Your feet take the weight of your whole body, so foot problems can quickly lead to discomfort and affect the way you walk. This can in turn cause knee, hip and back pain.
The good news is that looking after your feet can prevent most of these problems.
Investing a bit of time and thought into caring for your feet now can prevent them causing you pain later.
Wash your feet often
Don’t go to bed without washing your feet. If you leave dirt on the skin’s surface, it can become irritated and infected. Wash your feet every evening with soap and water.
Dry your feet well
Dry your feet thoroughly after washing them, especially between the toes which is where germs such as Athlete’s foot can easily breed. Then, apply a moisturising foot cream (not body lotion).
Remove hard skin
Gently remove hard skin and calluses with a pumice stone or foot file regularly.
Cut toenails carefully
Always trim your toenails straight across, never at an angle or down the edges. This can cause ingrown toenails.
Shoe shop in the afternoon
Shop for shoes in the afternoon. Feet swell as the day goes on and if shoes fit in the afternoon when your feet are at their largest, you can be assured they will always be comfortable.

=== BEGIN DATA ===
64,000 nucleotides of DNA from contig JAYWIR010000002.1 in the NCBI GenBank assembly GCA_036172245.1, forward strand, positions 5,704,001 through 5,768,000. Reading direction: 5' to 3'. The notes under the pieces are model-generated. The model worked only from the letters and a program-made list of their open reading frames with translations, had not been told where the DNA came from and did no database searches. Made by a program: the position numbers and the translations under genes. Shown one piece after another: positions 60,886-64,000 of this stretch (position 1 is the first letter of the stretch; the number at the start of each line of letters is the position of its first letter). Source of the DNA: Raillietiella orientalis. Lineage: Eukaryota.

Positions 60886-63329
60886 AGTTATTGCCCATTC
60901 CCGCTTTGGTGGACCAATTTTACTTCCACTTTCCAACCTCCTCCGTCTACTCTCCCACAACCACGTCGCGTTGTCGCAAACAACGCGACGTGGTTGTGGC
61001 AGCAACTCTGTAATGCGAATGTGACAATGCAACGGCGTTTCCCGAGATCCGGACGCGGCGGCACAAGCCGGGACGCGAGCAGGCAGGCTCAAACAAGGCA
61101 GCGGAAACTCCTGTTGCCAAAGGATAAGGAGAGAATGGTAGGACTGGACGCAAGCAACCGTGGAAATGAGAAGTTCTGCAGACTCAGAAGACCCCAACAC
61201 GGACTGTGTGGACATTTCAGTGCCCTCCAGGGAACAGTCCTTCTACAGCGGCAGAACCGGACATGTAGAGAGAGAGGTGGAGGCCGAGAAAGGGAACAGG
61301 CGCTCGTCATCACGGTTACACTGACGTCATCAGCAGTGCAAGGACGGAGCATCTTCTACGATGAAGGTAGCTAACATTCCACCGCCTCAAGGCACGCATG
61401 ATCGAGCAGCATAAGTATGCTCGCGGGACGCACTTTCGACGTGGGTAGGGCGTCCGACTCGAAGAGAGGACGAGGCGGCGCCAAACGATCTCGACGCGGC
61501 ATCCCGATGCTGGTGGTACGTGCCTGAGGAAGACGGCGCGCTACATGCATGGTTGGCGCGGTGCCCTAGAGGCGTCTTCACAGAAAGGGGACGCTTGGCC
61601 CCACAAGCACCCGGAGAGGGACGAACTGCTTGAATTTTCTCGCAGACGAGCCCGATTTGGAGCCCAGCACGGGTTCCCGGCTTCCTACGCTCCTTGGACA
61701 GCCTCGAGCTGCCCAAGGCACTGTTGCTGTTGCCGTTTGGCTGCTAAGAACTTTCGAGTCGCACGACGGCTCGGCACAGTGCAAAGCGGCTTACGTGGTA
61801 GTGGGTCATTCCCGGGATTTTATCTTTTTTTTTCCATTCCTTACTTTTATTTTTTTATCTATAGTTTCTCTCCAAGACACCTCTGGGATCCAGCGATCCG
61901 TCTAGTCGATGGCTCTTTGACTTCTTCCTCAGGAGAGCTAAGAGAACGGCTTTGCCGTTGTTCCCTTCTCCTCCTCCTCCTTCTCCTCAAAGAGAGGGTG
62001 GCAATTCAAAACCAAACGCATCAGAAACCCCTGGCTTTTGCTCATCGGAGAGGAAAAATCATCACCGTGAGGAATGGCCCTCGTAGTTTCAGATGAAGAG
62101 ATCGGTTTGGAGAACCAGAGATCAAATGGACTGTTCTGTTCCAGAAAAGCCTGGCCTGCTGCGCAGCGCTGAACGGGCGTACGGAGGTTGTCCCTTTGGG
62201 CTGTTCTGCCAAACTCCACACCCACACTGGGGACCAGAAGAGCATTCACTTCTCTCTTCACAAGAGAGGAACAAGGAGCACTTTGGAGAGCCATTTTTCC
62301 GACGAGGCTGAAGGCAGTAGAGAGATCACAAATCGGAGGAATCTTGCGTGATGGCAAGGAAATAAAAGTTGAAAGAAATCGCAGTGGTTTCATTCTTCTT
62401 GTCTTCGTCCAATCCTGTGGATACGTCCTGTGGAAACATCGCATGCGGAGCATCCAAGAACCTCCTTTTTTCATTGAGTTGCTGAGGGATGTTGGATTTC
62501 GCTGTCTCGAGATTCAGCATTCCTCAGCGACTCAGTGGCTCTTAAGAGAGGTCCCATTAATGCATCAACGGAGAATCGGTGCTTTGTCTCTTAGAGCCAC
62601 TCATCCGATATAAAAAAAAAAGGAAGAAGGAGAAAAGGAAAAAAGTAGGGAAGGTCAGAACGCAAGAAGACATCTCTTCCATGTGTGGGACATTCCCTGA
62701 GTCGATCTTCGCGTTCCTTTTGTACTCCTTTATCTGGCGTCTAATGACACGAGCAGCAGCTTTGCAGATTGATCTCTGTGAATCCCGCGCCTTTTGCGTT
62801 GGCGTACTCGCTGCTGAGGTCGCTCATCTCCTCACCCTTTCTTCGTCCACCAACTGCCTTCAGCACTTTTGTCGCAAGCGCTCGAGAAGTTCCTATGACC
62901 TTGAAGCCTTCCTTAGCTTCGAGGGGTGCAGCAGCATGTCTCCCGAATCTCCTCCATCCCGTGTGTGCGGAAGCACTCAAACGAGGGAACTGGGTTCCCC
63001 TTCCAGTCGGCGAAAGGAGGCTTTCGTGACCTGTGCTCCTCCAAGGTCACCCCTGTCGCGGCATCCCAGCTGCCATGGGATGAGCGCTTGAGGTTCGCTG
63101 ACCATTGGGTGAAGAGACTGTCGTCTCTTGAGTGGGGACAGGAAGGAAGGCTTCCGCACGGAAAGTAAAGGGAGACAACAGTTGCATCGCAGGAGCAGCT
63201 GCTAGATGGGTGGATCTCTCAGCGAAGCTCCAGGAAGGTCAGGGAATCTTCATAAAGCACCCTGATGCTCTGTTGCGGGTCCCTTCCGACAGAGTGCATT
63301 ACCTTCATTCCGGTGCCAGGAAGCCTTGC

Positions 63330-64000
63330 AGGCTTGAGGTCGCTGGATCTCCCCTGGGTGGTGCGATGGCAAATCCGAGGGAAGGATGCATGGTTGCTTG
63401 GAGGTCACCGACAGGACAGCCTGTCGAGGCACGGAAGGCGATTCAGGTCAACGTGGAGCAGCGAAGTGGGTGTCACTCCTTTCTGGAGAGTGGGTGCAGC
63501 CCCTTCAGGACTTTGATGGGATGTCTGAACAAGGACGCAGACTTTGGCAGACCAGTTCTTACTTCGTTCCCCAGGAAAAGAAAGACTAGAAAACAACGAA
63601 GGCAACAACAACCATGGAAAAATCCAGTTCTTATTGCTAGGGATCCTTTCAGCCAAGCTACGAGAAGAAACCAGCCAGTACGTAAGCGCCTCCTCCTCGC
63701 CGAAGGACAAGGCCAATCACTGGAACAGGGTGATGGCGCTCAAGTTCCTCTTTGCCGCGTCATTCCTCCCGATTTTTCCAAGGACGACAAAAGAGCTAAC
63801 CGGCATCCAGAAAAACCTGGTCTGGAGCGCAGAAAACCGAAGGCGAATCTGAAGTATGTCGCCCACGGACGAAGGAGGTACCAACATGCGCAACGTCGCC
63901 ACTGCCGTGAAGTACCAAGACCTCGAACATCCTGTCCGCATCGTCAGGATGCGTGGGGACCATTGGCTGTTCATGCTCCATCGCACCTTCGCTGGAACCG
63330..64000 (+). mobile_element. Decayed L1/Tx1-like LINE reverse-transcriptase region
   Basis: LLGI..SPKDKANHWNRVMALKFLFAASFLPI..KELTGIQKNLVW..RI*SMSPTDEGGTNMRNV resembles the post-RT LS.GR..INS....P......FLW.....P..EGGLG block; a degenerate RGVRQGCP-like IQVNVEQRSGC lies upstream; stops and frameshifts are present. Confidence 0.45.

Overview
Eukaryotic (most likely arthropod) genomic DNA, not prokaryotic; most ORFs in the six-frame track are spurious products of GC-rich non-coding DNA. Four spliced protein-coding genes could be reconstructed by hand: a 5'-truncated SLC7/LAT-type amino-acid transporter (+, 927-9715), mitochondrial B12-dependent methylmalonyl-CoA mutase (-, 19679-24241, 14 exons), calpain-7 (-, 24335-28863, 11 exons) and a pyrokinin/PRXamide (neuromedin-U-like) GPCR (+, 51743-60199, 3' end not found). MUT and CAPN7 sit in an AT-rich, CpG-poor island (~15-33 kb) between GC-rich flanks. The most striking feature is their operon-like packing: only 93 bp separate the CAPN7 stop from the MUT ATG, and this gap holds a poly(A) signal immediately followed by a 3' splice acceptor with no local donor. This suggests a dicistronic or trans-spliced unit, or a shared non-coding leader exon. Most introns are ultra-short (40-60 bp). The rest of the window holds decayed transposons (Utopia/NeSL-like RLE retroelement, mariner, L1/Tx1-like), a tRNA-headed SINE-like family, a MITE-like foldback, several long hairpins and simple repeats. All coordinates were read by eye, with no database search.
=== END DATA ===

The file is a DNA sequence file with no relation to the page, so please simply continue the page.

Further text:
Footwear tips for work
If you have to wear heels at work, wear comfortable shoes to and from the office and only wear your smart shoes once you’re in the office. Also, try to vary the heel height, between low, medium and high. Read how to choose the right footwear for work.
Limit time wearing high heels
Be shoe savvy. Wear high heels and pointed shoes for special occasions only, and always wear the right shoes for the job (so no sandals for mountain climbing). Read this survival guide to high heels.
Change your socks often to avoid foot odour
Change your socks daily. Read advice from the Institute of Chiropodists and Podiatrists on buying socks.
Watch out for foot bugs in communal changing areas
Wear flip-flops to avoid catching athlete’s foot and verrucas when you use public areas such as gym showers, swimming pools or hotel bathrooms.
Take care with flip flops
But don’t wear flip-flops all the time. They don’t provide support for your feet and can give you arch and heel pain if you wear them too much.
Foot pain advice for over-60s
If you’re over 60, foot care becomes even more important. Age takes its toll: your skin thins, your joints begin to stiffen and your feet become more vulnerable to the cold.
Not only that, but as podiatrist Emma Supple says: “Physically, it gets more difficult for us to get to our feet, and failing eyesight doesn’t help.”
Emma says: “Go to see a professional for a foot MOT every six months and never put up with foot pain as if it is normal. Your feet shouldn’t hurt.”